Why do doctors fixate on diagnosis, not treatment?
When doctors are freed from commercial pressure, how well do they perform? We've grown accustomed to scapegoating pharmaceutical companies for health-care ills—consider movies like The Constant Gardener and the recent New York Times Magazine exposé by a psychiatrist paid by drug makers. The implication is that if left alone by money-grubbing drug companies and health insurers, physicians make the right decisions on behalf of their patients.
Not so fast. It turns out that improving the quality of health care has only a little to do with drug companies. Their influence is a symptom of a deeper underlying pathology. The real trouble is that doctors—somewhat paradoxically—are simply not focused on actually treating disease.
A key indicator of this problem emerged last October, when a team of researchers led by Rita Mangione-Smith reviewed children's medical records from 12 major American cities and found that fewer than half of children got the correct medical care during doctor visits. The researchers asked basic questions such as these: Did doctors properly inform mothers to continue feeding infants who had diarrhea? Was HIV testing offered to all adolescents diagnosed with a sexually transmitted disease? Was a follow-up visit scheduled after a child's medication changed for chronic asthma? These were all simple things doctors should have been doing yet weren't. (A similar study of adult quality of care was published in 2003 with similar results.)
This seems absurd. Physicians are some of the most hypereducated professionals around, with eight years of higher education, followed by three to 10 years of residency and subspecialty training over thousands of hours. They also must pass some of the most exacting and complex licensing exams ever written, including at least four separate tests requiring weeks of dedicated study to achieve board certification. And yet, according to studies like Mangione-Smith's, most doctors in practice don't pass muster in administering optimal care for elementary conditions like infant diarrhea. What is going on?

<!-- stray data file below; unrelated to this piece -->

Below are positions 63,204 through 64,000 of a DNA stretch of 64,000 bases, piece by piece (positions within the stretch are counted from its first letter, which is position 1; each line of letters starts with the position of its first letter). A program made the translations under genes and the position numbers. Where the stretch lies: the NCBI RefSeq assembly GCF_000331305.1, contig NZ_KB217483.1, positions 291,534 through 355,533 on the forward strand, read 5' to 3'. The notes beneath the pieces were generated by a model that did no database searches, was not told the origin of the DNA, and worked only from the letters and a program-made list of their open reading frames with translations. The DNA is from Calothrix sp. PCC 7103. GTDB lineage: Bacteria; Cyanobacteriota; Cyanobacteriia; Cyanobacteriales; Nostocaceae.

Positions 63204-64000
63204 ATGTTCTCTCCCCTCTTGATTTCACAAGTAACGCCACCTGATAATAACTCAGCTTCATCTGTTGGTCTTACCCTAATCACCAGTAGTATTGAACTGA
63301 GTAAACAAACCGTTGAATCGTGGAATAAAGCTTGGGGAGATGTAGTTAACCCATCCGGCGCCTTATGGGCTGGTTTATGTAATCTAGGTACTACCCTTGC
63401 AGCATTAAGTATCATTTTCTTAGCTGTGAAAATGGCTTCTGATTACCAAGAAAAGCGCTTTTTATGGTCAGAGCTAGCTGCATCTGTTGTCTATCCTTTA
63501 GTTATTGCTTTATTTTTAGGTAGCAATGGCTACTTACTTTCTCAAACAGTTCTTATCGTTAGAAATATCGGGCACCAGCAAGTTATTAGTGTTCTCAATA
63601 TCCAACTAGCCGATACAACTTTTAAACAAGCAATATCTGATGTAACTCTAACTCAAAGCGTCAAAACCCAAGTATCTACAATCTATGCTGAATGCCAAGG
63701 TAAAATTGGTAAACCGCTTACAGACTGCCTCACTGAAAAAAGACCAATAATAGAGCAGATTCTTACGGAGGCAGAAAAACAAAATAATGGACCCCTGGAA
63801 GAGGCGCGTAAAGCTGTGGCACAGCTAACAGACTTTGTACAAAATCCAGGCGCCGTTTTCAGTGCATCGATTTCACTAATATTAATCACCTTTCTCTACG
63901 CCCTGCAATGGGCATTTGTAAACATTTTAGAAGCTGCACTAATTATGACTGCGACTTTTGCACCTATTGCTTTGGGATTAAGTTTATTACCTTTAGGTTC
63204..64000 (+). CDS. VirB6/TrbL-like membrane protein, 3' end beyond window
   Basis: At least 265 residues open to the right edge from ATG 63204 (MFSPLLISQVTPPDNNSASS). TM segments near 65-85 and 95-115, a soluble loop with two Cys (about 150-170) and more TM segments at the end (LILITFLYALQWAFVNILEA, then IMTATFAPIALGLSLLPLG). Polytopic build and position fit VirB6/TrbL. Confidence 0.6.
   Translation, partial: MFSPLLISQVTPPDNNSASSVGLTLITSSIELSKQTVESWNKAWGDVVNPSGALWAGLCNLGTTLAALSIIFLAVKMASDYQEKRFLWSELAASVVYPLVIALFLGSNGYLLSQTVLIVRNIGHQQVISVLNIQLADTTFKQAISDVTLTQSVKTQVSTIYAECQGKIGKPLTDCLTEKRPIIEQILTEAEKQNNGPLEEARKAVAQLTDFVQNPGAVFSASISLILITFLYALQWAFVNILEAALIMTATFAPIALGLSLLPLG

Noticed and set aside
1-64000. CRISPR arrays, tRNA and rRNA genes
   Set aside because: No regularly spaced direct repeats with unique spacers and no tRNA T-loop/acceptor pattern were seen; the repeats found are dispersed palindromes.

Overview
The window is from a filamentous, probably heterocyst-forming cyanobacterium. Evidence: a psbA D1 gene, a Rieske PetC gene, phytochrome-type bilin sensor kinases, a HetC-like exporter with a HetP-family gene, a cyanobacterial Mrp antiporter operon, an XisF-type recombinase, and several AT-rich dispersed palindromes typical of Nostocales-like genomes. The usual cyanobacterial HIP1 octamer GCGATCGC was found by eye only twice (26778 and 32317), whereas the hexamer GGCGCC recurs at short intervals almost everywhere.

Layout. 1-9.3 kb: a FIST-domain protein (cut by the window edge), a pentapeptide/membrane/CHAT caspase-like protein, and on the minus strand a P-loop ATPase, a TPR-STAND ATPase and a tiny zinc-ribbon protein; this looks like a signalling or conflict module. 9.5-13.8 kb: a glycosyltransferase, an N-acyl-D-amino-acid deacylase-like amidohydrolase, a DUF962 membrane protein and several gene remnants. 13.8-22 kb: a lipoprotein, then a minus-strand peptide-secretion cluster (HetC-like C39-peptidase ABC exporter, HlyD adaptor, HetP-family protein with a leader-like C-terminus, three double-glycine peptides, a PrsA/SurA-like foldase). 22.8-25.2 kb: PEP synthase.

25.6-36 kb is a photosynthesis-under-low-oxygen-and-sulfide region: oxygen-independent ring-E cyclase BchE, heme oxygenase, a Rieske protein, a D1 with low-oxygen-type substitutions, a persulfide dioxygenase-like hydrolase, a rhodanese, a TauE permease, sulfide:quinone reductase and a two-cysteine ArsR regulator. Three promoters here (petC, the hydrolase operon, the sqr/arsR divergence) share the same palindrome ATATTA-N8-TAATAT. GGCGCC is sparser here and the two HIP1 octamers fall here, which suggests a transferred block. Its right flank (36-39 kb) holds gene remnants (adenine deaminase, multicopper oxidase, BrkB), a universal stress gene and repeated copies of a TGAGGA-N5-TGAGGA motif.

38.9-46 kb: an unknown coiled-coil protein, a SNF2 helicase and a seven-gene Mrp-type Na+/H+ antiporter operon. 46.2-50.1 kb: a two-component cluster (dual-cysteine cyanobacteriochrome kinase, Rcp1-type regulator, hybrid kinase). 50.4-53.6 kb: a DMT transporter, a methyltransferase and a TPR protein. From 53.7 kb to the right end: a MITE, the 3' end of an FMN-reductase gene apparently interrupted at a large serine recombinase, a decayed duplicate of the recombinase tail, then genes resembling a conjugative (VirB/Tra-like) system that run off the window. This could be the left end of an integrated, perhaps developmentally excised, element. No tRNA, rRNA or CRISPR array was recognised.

There are at least two explanations. First, clinical training in primary care—including pediatrics, internal medicine, and family practice—excessively focuses on the diagnostic hunt rather than the more routine rounds of treatment that follow. It's tempting to think that most doctors are detectives nailing baffling diagnoses, like Hugh Laurie's character on House. In part, this view of medicine accounts for the success of Jerome Groopman's book How Doctors Think, which explores how wrong diagnoses occur. In almost every educational venue—from morning teaching sessions for residents to the weekly case conference featured in the New England Journal of Medicine—medical trainees spend hours learning about how to diagnose rare ailments. And then, abruptly, discussion ends, as though treatment were an afterthought.
The not-so-subtle subtext: Medicine is about the exciting search for a diagnosis, and any old doctor can write a prescription once the real work is done. This same bias pervades insurance rules. To be paid at the appropriate level, physicians must exhaustively document all sorts of irrelevant diagnostic data—such as a rectal exam in toddlers seen for a comprehensive asthma evaluation—rather than the rationale for the treatment they prescribe.
On a separate but related front, medical education today fixates on acquiring knowledge that is largely unrelated to patient care. Consider the college prerequisites to attend medical school (for example, physics and organic chemistry) and the morass of molecular biology, anatomy lessons, and pharmacology that follows and must be committed to memory. Of course, a general foundation is important. However, the sheer abundance crowds out an important—in fact, the only—skill that matters in treating a patient: how to critically appraise published clinical trials. Few doctors ever read them. In effect, medicine has become a priesthood of practitioners who never review or learn to interpret the Bible to minister to their flock; they instead rely on secondhand wisdom. Or, worse, on Google.
Darshak Sanghavi is Slate's health care columnist. He is chief of pediatric cardiology and associate professor of pediatrics at the University of Massachusetts Medical School as well as the author of A Map of the Child: A Pediatrician's Tour of the Body. Follow him on Twitter.
Illustration by Mark Alan Stamaty.